1105 St Mary's Road
Winnipeg, MB R3M 3T6
Phone: (204) 256-4315
Fax: (204) 255-1851
Wildwood Park is a beautiful little community with refreshing green space, playgrounds and parks. The unique thing about this is that there are no front roads in the community. Only back roads, alleys and communal wakways are present.
Situated at the bend of River Red, this beautiful park is spread over an area of 46 hectares (113.66 acres). With a duck pond, rock garden, fitness trails, BBQ pits, children's play area and boat launch this park is one of the many attractions in the neighboring area. The park is also a popular destination for events and weddings.
Located to the west of Red River is the beautiful Kings Park. With a Japanese pagoda garden, two baseball diamonds, a soccer field and a dog park, this park remains to be a great attraction in the neighboring ares. The park has waterfowls and other wildlife, which make it a great spot for photography and leisure.
The Royal Canadian Mint's facility in Winnipeg, designed by local architect Etienne Gaboury, produces billions of coins each year. This is where all Canadian circulation coins are made, as well as those for over 60 governments all around the world. A fascinating guided tour includes the viewing of a five-minute video in the theater area followed by a 40-minute walking tour overlooking the manufacturing facility where the precise art, craft, and science of coin-making is revealed!
Located in the Fort Rouge neighborhood of Winnipeg, the Osborne Junction is popularly called Confusion Corner. This interestingly-nicknamed spot is known for its complex routes that often confuse drivers and commuters. Routes 42, 62 and 95 pass through this junction connecting southern and western parts of the neighborhood. Confusion Corner also extends to the surrounding area of the city that includes some important businesses.
The Saint Ignatius Parish in Winnipeg first saw the light of day in 1908, when for the first time 140 people assembled in an old store for service. Soon after property was acquired, a school was built for children of the surrounding locality. All year around, religious and cultural events are arranged like Christmas dinners, Latino dance performances, confessions, healing ministries, novenas and more. The church hall can also be booked for events.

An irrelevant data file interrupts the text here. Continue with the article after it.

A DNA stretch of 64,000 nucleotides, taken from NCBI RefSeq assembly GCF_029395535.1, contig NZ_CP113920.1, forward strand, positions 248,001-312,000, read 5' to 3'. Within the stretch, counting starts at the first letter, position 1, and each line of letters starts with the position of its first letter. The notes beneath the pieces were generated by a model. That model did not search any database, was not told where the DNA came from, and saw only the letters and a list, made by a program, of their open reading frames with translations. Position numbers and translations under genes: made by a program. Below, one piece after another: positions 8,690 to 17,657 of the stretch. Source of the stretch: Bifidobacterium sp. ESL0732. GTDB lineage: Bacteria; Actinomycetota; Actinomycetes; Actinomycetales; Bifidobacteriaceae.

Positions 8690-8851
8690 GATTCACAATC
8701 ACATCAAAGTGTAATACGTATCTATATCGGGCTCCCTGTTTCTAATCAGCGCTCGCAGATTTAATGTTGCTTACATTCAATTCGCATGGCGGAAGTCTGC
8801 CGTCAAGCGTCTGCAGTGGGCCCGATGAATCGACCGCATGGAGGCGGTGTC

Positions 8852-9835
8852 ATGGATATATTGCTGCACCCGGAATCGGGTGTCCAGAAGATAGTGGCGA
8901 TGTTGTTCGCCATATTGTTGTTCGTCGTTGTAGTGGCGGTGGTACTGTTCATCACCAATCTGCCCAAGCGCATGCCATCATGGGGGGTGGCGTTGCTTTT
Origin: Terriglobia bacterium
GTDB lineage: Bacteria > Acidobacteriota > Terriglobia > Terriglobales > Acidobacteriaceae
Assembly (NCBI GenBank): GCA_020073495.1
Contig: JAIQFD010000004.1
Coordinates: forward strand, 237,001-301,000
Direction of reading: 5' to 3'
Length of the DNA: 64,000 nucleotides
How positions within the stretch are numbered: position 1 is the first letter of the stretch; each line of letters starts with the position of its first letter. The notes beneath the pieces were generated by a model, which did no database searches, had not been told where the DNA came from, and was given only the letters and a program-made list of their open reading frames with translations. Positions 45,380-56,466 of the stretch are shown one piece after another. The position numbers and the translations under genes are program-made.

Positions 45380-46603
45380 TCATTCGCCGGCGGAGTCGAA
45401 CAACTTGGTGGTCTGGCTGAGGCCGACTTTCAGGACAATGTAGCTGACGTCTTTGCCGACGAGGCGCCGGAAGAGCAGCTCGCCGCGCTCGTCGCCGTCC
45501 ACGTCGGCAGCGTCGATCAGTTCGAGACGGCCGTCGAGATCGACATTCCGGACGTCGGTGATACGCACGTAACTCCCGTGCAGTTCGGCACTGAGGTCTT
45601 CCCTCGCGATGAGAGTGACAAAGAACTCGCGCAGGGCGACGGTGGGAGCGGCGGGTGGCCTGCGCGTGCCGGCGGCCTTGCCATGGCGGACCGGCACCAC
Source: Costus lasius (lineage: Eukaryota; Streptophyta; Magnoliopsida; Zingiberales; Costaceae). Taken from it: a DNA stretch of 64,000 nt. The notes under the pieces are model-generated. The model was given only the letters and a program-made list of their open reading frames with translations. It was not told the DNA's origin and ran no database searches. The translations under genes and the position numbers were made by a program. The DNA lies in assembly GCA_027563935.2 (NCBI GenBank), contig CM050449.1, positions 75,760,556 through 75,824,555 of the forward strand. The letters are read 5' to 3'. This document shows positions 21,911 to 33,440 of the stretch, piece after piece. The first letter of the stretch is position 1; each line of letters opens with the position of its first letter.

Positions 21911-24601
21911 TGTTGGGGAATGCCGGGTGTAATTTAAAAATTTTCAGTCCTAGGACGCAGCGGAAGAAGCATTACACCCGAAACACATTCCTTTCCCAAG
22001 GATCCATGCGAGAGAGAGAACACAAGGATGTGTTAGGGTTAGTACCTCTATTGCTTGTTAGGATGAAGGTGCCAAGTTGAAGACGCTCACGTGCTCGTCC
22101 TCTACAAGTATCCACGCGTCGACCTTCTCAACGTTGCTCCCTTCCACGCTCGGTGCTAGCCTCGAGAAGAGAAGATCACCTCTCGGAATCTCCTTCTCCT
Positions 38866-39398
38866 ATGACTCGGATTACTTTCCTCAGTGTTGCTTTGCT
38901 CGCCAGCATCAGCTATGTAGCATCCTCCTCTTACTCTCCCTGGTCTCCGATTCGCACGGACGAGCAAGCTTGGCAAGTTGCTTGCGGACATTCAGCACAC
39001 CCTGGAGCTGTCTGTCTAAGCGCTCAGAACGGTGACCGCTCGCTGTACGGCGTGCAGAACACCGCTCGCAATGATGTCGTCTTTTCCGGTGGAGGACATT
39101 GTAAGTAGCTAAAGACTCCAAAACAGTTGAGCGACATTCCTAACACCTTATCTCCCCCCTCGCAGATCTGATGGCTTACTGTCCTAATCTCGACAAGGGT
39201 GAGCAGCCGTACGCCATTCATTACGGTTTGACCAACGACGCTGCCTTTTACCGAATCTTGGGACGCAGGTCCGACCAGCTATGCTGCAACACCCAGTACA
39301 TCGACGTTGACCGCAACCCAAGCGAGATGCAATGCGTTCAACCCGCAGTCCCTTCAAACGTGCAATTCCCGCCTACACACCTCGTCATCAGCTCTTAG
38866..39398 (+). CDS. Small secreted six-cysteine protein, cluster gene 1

The Grant Memorial Baptist Church has its roots more than a century ago in 1890 when young Scandinavians arrived in Canada for better prospects. Faced with loneliness in a strange land, a Norwegian pastor recognized the need to assemble the First Scandinavian Baptist Church in 1894. As time passed, services were conducted in English. As of now, this church serves over 2000 people, not just Scandinavians. The focus is on preaching the biblical scriptures and forming small community groups.
Established in 1893, the Crescent Fort Rouge United Church is a traditional place of worship in Winnipeg. A part of the United Church of Canada group, this church mainly serves the Protestants and functions as a congregation for this city. Housed in a beautiful Roman styled architecture with stained glass windows designed in the Greek style, the church is set on a huge campus offering a massive stretch of green land as its surroundings. Actively involved in the extra curricular activities of its members, the church community holds regular prayer meetings and sermons. A memorable visit for its unique nature!
One of the more beautiful buildings in the city, this courtyard is designated as a heritage site. The red brick exterior has lasted until today. The interior is a labyrinth of hardwood walkways and stairs that meander along the white stone and brick. The focal point of the courtyard is the live tree that adds vibrancy to the space. Home to establishments like the exotic Bangkok Thai Restaurant and the hip G Martini Bar, this spot is worth a visit. Call ahead for more details.
The Forks Market Tower is the main highlight of Forks Market (The). This six-story high glass tower offers a stunning view of the converging rivers Red and Assiniboine. The tower also offers a fabulous view of Winnipeg's sprawling skyline. You can take the stairs and read about Winnipeg's rich heritage from the pointers arrayed along the staircase. Or the knowledgeable interpreters will take you through an elevator and inform you about the historic past of The Forks and other areas. All in all, this is an essential stop!
Johnston Terminal was formally a distribution warehouse serving the booming rail industry. Now it is a venue for an array of boutiques, cultural displays and the large restaurant chain, the Old Spaghetti Factory (The). It is adjacent to The Forks Market, downtown's shopping and cultural center. This facility holds the only shop at the Forks that sells a full line of Western wear.
Standing proud atop the huge cupola of the Manitoba Legislative Building, the figure of the Golden Boy represents youthfulness and prosperity. This 4.27-meter (14-foot) tall statue of the boy, carries a 0.98-meter (3.21-foot) long torch in his right hand and a bunch of grains in his left. The boy, facing north, looks like a Greek messenger, running towards something better. This gild statue was purchased from France, and was created by Georges Gardet in 1918.